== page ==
Minimal Mies

One of my favorite places in Barcelona was the Mies van der Rohe pavilion. On a grey afternoon it looks just perfect. In 1928 the pavilion was commissioned to represent Germany in the upcoming 1929 International Exposition (a.k.a. The World's Fair). The hope was that the space would give "voice to the spirit of a new era" during the recovery period after World War I; that it would embody a new "democratic, culturally progressive, prospering and thoroughly pacifist" Germany. Sure, this is a rather heady goal for architecture, but somehow, that calm is perfectly encapsulated. 

sunglasses: vintage // sweater: Old Navy // t-shirt: F21 // jeans: Massimo Dutti* // boots: Aldo // jewelry: all vintage

The space is completely open seamlessly blending indoors and out. Such a cool concept.

In addition to acting as a beacon for the "new" post-war Germany, the pavilion was constructed to house simple,  purpose driven furniture. Cool, crisp lines, bright white marble and dramatic red drapes are the perfect environment for the now iconic Barcelona chair. Now these Bauhaus beauties can be spotted all over the place and are still sold today by Knoll. If only I could snag afford one of these babes!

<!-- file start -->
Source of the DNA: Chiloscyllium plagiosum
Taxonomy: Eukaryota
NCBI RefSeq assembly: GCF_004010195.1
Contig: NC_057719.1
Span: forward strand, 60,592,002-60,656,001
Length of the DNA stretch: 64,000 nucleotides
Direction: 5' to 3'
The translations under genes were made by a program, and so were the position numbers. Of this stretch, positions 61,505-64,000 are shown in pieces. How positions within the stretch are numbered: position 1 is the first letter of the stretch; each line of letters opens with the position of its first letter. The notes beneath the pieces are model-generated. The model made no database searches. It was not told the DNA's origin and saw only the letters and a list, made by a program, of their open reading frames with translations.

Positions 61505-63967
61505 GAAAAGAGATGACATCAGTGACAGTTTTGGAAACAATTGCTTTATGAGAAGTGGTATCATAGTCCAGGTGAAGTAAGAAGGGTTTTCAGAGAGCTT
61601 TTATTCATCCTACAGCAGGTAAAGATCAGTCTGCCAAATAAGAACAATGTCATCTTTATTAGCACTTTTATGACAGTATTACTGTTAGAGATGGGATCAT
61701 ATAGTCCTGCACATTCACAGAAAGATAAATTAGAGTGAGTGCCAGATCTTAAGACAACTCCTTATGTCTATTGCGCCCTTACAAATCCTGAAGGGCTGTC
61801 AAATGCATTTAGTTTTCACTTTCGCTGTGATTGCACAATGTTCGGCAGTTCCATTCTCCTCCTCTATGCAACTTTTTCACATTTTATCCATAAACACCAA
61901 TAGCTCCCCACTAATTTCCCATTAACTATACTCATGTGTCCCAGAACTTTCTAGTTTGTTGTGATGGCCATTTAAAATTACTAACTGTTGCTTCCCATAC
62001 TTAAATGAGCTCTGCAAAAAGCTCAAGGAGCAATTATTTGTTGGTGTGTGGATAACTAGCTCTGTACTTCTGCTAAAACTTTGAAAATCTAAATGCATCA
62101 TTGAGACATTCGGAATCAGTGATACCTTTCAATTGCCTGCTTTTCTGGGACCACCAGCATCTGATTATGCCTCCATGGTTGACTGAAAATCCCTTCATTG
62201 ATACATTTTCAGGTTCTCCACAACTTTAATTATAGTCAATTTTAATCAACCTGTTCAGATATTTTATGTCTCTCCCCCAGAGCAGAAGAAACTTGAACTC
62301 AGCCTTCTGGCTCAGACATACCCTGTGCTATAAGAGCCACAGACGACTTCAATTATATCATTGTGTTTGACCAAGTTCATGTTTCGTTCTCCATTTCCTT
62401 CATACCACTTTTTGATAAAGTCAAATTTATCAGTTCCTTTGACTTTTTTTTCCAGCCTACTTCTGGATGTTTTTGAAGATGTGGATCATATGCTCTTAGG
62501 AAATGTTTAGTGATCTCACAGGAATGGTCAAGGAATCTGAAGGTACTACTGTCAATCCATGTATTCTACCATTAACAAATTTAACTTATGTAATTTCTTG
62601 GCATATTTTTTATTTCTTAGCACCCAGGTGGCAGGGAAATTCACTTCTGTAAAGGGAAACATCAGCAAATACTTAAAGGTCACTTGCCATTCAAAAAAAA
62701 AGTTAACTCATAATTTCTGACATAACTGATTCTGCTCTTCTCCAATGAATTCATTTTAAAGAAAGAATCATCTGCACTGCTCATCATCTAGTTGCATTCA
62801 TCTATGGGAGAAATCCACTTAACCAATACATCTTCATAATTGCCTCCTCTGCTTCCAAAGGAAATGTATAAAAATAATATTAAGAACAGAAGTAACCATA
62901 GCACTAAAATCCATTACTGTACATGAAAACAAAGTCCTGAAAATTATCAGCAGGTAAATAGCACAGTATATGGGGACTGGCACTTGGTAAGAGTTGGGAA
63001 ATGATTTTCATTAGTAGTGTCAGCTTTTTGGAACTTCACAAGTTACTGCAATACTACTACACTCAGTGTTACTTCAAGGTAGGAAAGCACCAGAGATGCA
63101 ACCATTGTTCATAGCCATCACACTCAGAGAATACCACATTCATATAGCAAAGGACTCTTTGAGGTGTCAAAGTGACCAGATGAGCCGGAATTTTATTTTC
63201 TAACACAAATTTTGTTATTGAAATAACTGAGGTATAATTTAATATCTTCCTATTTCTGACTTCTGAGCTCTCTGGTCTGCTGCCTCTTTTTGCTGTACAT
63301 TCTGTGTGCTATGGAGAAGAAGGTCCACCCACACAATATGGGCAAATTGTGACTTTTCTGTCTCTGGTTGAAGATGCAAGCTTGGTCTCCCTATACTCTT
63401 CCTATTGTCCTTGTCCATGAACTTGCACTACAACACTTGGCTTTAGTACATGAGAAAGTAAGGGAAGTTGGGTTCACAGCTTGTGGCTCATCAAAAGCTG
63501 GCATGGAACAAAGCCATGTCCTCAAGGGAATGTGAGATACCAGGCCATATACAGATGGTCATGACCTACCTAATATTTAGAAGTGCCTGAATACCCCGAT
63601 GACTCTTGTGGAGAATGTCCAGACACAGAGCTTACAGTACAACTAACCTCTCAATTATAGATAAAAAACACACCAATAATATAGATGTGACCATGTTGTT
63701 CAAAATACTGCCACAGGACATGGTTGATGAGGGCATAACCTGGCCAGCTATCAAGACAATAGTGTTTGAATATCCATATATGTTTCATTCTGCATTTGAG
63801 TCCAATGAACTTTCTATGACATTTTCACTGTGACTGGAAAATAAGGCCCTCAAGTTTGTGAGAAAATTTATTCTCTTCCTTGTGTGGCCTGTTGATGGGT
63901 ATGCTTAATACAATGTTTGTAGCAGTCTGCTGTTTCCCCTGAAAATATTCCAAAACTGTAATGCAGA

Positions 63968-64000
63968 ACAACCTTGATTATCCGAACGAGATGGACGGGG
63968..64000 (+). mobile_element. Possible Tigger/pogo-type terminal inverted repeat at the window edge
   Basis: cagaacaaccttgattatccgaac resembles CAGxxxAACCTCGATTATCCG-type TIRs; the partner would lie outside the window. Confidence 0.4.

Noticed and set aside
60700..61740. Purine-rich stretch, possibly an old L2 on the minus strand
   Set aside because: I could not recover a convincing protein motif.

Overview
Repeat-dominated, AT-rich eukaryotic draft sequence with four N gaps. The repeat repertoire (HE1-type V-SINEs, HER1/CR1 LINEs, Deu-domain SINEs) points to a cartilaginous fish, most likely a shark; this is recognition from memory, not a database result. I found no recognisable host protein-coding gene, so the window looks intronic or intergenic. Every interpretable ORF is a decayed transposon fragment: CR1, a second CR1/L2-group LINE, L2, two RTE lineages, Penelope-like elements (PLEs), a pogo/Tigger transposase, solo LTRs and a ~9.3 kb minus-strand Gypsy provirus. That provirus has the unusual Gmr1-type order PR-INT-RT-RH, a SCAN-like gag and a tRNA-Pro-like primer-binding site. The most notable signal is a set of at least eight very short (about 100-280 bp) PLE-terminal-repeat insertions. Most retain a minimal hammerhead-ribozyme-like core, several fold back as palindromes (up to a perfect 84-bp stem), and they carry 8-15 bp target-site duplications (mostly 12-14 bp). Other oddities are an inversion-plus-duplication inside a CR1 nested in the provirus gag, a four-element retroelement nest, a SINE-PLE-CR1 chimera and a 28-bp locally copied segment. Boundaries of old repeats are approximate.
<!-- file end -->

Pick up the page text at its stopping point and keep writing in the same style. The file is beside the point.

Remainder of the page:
Never intended to be a permanent fixture, the original building was torn down in 1930. Thankfully, this gem of Modern architecture was resurrected by a group Spanish architects and rebuild according to original plans in the mid '80s. Such a gem.

*BTW, have you guys heard of this shop Massimo Dutti!? I guess everyone across the pond has discovered this gem, but it was completely new to me. It's kind of like Zara's cooler big sister. Think perfect buttery leather jackets, tailored trousers, soft sweaters .. ack! It's pretty great! Rumor has it we're getting one stateside (in NYC) later this year.

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